In May 2007, Standard & Poor’s confirmed its initial AAA ratings on $772m of a collateralized debt obligation known as Octonion I. Within 10 months, the Citigroup deal defaulted, costing investors and the bank almost all their money.
"It's just amazing how Libor fixing can make you that much money," declared one Royal Bank of Scotland trader in 2007. It's also amazing how long senior management at RBS took to fix the bank's Libor controls once the rotten stench emerged.
Tim Geithner, who once said he would not write a book after he left the Treasury Department, is writing a book.
The more than $600 million settlement between the bank and several global regulators for manipulating benchmark interest rates is another glaring example of the financial sector run amok and the head of the CFTC says regulators around the globe need bigger and heavier hammers.
A multistate probe of alleged manipulation of interest rates threatens to leave banks liable for billions of dollars in estimated state and local losses from the scandal, even as they settle with national regulators.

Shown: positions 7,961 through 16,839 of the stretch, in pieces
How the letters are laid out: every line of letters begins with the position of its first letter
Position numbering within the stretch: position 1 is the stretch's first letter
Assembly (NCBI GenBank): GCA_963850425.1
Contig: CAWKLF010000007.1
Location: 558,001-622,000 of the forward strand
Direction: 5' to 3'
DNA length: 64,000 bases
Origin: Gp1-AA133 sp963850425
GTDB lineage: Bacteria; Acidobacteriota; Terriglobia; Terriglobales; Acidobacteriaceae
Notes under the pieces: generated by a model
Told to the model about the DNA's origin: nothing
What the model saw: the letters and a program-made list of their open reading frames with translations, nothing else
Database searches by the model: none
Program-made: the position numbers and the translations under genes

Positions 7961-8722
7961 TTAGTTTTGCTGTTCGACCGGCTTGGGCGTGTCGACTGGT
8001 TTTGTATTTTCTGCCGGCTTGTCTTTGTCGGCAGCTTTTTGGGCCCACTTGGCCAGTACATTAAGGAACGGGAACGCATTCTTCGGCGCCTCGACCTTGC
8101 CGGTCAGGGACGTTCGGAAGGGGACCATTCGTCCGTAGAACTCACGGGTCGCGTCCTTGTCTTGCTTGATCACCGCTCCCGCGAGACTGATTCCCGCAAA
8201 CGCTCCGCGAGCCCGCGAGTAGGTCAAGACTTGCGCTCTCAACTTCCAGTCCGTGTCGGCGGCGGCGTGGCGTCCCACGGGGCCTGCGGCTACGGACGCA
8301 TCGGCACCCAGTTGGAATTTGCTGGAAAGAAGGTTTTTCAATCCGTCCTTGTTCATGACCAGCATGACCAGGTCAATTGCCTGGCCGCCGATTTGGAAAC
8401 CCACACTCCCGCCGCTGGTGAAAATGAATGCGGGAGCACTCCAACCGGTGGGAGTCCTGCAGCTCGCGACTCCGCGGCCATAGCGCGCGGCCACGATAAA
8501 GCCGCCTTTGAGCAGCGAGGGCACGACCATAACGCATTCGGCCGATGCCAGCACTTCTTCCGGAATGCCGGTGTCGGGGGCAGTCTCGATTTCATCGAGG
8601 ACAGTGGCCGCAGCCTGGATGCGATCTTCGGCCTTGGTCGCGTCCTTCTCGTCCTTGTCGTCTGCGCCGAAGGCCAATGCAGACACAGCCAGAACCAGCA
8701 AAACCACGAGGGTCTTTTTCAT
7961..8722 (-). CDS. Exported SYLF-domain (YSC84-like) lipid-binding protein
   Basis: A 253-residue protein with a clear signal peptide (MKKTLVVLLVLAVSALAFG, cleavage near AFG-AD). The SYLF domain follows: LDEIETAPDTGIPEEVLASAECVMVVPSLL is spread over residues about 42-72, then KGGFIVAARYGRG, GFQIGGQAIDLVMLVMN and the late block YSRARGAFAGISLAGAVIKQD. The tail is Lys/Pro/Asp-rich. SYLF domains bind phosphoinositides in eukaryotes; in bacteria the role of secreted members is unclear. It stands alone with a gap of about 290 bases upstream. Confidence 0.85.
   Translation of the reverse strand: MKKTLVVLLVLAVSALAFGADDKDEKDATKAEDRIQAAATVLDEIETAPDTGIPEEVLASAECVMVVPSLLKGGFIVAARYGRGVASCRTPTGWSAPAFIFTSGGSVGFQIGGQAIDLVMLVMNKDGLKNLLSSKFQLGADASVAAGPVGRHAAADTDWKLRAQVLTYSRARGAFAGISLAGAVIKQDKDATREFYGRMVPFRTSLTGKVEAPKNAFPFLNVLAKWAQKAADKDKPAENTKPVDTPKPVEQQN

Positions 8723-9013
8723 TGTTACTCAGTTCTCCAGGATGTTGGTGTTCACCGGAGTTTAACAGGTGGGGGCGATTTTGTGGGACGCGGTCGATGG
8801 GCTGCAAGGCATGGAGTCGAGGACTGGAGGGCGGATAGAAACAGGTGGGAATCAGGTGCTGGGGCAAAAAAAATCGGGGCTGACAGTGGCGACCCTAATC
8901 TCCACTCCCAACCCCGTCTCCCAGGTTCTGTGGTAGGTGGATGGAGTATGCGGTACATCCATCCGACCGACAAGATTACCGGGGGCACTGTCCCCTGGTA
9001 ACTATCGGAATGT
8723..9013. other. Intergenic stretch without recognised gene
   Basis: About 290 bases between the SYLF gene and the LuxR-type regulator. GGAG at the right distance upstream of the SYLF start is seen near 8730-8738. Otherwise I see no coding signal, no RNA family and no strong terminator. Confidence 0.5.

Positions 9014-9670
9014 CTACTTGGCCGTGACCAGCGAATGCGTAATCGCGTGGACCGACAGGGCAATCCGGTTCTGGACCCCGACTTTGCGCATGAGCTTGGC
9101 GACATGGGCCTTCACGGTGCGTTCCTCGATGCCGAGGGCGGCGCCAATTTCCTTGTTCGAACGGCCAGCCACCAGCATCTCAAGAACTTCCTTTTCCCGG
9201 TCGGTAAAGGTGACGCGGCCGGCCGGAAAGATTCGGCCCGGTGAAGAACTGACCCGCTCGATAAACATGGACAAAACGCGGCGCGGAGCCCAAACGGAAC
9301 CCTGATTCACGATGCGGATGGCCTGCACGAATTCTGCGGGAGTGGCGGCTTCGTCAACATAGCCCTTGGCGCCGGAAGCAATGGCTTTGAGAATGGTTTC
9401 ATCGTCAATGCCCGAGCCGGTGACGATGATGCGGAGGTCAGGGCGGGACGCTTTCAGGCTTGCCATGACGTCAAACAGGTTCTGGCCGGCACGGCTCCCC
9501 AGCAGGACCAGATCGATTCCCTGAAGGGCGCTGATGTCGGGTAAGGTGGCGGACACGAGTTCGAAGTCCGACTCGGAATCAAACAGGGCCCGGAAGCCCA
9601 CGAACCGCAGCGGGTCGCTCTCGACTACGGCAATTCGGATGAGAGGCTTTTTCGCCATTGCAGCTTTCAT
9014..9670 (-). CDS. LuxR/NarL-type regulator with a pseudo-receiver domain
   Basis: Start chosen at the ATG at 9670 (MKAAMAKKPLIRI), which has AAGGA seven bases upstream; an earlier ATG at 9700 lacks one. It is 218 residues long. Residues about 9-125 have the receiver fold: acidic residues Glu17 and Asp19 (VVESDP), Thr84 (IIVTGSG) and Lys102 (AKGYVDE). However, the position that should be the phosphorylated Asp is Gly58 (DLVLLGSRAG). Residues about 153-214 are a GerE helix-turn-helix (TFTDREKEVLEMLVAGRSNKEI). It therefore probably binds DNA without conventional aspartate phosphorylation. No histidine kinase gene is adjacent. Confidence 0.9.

Costs are still key.
A Royal Bank of Scotland trader allegedly colluded with a counterpart at UBS to pay almost $330,000 in bribes to brokers willing to help them manipulate global interest rates, regulators said.
When you look at the fines in context of the bank's revenues, the $612 million in fines looks more like a speeding ticket.
More than 10 City workers are under investigation by the Financial Services Authority for rigging Libor, a top regulator said after Royal Bank of Scotland was fined £390m for manipulating the key benchmark rate.
Big banks that rigged interest rates behaved in "brazen, flagrant" fashion, the head of the Commodities and Futures Trading Commission told CNBC on Wednesday, adding that imposing hefty fines were needed as a deterrent to bad behavior.
Worldwide announced Mid-Market M&A deals valued up to $500 million (including undisclosed value deals) totaled US$440.9 billion for the first half of 2015, a 6.3% increase year-on-year.
Summer clothing sales are expected to have pulled UK inflation back down to zero last month, bringing more relief to households and taking pressure off the Bank of England to raise interest rates any time soon.
Starbucks chief executive Howard Schultz on Monday launched a plan for more than a dozen big US businesses to hire 100,000 young unemployed people by 2018.